I will say upfront that I am a regular customer at Amazon. I shop there more than everywhere else combined, except for food and medicine that is. I am an Amazon guy.
When Jeff Bezos came upon the scene in the late 1990s with the simple idea of selling books online I thought he was a guy for the 21st century. He was taking the long view when most CEO’s were anguishing over the next quarter’s profit. Amazon has grown even beyond my expectations. Their two-day delivery is beyond belief in the corporate world.
I saw the other day the following quote from him it is “Day 1” which allows Amazon to continually move forward. According to him Day 2 is stasis followed by irrelevance, followed by death. So, to Jeff, it will always be Day 1.
Another important distinction between Mr. Bezos and the typical current day CEO is that he practices the theory of the three-legged stool. That is that all corporations are made of up a mix of owners/stockholder, customers, and employees, and that attention should be given to all three legs to keep the corporation balanced. That used to be the norm but during the Reagan years and the hyped MBA programs, the total attention was given to the owners. Some people call this “shareholder capitalism” vs “stakeholder capitalism.”
When Amazon went public, Bezos wrote a shareholder letter that basically said he wasn’t going to worry about them (the shareholders). Instead, his total attention would be customer satisfaction. Everything he does is skewed towards customer satisfaction.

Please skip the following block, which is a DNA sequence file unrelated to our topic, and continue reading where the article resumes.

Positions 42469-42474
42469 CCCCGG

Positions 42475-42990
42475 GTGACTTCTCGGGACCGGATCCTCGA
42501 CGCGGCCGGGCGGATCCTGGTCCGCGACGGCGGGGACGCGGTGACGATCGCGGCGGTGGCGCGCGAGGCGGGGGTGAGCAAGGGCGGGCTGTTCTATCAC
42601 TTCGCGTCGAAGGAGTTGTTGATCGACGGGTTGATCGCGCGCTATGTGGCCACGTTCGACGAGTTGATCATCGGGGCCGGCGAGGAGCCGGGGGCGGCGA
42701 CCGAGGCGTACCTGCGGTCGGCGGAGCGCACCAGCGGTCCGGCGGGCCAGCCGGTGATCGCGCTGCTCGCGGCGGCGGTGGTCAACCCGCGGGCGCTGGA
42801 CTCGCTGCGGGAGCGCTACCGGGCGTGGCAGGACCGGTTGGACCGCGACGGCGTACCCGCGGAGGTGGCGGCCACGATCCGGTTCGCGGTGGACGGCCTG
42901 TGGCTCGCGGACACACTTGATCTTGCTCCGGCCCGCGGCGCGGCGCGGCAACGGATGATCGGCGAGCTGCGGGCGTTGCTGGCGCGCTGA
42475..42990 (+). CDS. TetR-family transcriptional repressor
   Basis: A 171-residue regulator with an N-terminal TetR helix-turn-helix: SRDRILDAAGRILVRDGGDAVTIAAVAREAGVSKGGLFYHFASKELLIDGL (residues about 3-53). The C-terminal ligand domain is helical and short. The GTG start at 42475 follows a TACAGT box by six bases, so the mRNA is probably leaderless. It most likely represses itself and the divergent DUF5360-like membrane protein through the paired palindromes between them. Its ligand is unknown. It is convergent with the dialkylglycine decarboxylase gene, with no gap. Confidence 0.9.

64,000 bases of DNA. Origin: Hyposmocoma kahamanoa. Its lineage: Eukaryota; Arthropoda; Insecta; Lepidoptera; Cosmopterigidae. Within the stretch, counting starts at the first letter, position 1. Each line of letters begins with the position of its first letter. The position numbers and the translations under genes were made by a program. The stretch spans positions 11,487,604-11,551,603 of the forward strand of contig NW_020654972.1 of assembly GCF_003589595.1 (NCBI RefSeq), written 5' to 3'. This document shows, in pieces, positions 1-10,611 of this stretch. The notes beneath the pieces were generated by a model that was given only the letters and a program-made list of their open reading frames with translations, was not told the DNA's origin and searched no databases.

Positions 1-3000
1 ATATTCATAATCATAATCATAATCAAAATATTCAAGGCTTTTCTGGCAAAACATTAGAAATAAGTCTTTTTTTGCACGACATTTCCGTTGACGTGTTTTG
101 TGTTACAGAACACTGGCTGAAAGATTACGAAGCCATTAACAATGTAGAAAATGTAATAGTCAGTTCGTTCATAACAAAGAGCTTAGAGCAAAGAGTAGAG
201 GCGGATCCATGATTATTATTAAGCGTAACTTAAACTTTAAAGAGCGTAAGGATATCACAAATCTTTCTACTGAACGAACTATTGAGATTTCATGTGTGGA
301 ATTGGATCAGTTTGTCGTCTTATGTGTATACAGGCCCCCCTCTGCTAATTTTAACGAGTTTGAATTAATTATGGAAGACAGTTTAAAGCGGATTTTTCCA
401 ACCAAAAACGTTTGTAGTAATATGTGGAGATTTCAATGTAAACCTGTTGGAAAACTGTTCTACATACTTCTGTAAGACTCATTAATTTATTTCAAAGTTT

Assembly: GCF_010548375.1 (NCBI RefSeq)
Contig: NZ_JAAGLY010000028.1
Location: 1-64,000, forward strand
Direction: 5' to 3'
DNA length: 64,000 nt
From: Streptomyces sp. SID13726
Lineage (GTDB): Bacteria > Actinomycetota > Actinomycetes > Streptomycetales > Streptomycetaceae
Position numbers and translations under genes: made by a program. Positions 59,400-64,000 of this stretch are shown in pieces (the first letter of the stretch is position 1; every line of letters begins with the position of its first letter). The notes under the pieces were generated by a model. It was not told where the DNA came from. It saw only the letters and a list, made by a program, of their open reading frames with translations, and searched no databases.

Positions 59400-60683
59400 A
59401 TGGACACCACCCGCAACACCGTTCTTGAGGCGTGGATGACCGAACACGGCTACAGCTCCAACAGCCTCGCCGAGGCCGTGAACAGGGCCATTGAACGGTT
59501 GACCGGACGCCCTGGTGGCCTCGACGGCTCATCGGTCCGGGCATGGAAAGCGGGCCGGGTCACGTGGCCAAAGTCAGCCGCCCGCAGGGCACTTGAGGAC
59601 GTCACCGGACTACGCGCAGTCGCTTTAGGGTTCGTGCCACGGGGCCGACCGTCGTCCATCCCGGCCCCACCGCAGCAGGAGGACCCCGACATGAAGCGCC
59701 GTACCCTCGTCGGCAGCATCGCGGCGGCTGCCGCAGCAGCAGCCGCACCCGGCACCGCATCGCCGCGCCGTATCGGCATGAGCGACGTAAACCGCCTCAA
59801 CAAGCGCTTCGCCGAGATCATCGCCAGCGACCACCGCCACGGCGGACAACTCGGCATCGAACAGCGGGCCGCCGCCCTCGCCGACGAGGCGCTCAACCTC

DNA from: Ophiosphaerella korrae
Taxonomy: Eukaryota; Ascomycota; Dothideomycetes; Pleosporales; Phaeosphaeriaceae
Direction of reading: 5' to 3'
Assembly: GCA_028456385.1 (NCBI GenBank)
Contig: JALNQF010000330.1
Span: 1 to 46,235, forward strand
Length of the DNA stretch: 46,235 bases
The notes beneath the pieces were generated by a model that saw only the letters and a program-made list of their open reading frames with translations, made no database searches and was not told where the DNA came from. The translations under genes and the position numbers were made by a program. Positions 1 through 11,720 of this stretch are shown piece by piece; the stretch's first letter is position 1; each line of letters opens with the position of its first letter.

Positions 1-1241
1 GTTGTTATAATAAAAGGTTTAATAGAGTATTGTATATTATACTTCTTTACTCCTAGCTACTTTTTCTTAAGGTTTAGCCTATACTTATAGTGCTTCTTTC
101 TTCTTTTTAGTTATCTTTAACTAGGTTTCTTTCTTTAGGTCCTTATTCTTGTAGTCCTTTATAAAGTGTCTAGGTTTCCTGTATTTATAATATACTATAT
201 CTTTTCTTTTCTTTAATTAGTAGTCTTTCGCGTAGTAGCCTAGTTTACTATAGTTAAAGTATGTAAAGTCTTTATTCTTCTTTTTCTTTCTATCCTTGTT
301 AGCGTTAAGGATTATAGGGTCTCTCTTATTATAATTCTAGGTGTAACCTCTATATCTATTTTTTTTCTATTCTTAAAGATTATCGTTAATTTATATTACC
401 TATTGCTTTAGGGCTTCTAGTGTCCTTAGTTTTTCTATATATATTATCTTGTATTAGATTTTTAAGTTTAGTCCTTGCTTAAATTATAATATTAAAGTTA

Fast forward to today and Amazon is the fastest growing corporation and has the most loyal customers and highest customer satisfaction. Yes, there is harping about how much he demands from this employees. He wants them to be as focused as he is on customer satisfaction and some simple can’t do that. Some complain that they are losing their jobs to automation/robots but that is normal for today and is a step forward to me.
Amazon is always looking for ways to do things more efficiently and as a result sometimes jobs change in the process. Amazon is about embracing change and that is what a 21st-century corporation should be about, at least in my twisted mind. 🙂
2 thoughts on “Taking The Long View..”
Why do you think that the population seems to be against “big box stores” and for Amazon? The major argument against the “big box store” was that it put small stores out of business. Amazon’s goal is to put every brick and mortar out of business. There is an Amazon distribution center near me. They hire about 1/20th of the people that all of the stores they put out of business employed. I work hard to buy local. Everyone needs a job in my area- and Amazon is them quickly. Full discloser- my husband is an Amazon addict. 🙂
I’m not against the big box stores more than I am just more satisfied with the Amazon experience. Except for groceries and meds I have to travel about 25 miles to do most of my shopping. That means $5 and more than an hour already spent even by the time I get there. Then when I do start shopping I usually can’t find anyone to help me locate what I want so I end up spending 10 to 20 minutes just to find the item. Comparing Amazon to that I spend about 20 seconds logging in and entering what I want, then wait about 3 seconds for a dozen or more choices. When I decide what I chose it is usually 10% or more less expensive. I then wait two days for it to be delivered; if I am not please it is very easy to return without standing in a long line.
Now I admit that I don’t buy much clothes without the touch but I don’t buy much clothes anyway. It just seems that most of the big box stores are relying on past practices for their sales. I would love an app that I could log on to when I enter the store to direct me to the item I am wanting to buy. That is very doable but no one has it?